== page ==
The model itself is not updated on each refresh. The same patterns learned during the training process are applied each time the score variable is refreshed. These patterns are captured by the coefficients in a PWE model, and by the structure of a Decision Tree.

With reference to this particular example, the screenshot below shows the bookings made by people with a high score in the PWE model and in the top node of the Decision Tree model. These are the people that the models predict are most likely to book in the next month. The models were created on the 7th of July, and it is apparent that the model has correctly identified people who have bookings in the month after this.

The main thing to note is that these people do not have any bookings before the 7th July. This confirms the application of the behavioural feature learned from the training data - i.e. that people with no previous bookings are most likely to book in the next month.

The PWE model variable has already been updated on the 8th of July and has reapplied this learning, scoring people and including the more recent data. Consequently, the PWE Cube shows the same principle, but moved on by a day.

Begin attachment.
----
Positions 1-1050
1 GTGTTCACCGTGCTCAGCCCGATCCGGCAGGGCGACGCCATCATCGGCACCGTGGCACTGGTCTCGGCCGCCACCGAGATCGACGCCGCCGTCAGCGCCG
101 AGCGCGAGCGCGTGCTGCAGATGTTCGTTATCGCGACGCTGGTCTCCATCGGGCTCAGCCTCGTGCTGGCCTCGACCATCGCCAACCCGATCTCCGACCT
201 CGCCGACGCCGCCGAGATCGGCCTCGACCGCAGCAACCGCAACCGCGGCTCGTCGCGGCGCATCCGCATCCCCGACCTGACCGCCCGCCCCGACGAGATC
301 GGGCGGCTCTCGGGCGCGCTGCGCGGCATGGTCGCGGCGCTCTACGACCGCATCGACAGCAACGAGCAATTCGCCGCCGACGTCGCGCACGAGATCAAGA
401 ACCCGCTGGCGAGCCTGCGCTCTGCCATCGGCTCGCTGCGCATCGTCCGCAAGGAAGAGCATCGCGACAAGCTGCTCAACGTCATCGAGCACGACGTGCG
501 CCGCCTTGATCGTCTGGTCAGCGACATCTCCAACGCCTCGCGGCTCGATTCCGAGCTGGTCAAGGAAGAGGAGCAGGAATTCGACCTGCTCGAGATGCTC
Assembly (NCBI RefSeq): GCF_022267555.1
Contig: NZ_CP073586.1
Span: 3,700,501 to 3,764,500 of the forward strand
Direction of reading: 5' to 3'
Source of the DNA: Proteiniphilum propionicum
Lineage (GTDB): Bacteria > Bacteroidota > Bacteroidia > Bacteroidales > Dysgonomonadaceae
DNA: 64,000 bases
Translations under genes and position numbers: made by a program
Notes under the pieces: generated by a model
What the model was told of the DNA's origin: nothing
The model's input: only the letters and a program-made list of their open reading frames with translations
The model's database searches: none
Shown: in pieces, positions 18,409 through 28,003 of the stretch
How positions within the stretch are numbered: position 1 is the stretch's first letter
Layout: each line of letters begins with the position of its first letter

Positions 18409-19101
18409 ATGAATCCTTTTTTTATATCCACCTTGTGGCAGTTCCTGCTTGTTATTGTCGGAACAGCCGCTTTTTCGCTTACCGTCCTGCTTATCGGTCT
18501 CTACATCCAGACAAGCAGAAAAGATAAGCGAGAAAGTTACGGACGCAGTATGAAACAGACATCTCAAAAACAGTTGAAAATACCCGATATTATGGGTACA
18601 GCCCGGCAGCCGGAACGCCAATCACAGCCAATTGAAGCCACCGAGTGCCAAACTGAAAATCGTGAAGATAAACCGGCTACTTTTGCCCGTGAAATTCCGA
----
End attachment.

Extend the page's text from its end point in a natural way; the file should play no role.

Creating a model score variable is a two stage process and you can end this early at the halfway point:

When a Profile or Decision Tree is launched from within the Modelling Environment, the results of actions taken are also recorded within the Modelling Environment. This includes listing any virtual variables that are created via a PWE or Decision Tree Wizard. The Modelling Environment evaluates the effectiveness of these model variables but, to do this, the model variables need to be selector type rather than numeric.

If a numeric "actual value" type variable is created by the PWE Wizard, the following message is displayed:

Evaluation processing